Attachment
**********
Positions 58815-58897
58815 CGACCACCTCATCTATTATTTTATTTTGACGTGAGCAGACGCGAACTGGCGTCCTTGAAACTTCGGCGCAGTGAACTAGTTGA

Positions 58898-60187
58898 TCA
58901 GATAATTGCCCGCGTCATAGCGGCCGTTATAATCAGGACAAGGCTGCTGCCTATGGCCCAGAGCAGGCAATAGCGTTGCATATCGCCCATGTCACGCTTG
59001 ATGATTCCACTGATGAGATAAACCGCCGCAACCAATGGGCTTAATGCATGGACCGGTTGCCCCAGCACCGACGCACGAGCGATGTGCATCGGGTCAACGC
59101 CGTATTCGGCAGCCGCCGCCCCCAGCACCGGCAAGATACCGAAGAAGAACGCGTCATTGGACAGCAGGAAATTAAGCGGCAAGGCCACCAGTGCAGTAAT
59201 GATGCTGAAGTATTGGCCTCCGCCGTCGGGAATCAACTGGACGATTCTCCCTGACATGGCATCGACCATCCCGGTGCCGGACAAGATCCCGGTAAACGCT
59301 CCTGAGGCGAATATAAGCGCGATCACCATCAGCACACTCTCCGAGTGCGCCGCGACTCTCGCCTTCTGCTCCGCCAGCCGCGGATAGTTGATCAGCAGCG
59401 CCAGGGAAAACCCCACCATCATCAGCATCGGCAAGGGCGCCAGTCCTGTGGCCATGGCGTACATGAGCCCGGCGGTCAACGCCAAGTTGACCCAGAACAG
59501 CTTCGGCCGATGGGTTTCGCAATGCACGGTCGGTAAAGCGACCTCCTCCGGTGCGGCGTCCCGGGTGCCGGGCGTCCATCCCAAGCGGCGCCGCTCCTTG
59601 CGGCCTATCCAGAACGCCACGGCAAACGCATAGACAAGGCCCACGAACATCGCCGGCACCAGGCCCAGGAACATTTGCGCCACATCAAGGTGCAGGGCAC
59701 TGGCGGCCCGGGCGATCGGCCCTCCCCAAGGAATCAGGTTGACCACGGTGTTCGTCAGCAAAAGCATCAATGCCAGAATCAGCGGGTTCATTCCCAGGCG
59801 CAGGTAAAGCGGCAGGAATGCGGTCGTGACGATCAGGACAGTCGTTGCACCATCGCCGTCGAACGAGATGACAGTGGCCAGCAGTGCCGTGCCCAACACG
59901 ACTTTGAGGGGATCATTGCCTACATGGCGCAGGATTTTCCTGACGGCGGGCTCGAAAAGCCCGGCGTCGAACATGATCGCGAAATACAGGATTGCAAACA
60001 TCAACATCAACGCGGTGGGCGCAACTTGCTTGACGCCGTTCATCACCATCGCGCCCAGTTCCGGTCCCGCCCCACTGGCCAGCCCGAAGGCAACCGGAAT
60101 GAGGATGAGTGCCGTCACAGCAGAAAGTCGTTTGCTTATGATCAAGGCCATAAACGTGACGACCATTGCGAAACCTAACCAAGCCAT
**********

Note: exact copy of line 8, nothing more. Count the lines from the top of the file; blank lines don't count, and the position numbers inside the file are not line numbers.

59201 GATGCTGAAGTATTGGCCTCCGCCGTCGGGAATCAACTGGACGATTCTCCCTGACATGGCATCGACCATCCCGGTGCCGGACAAGATCCCGGTAAACGCT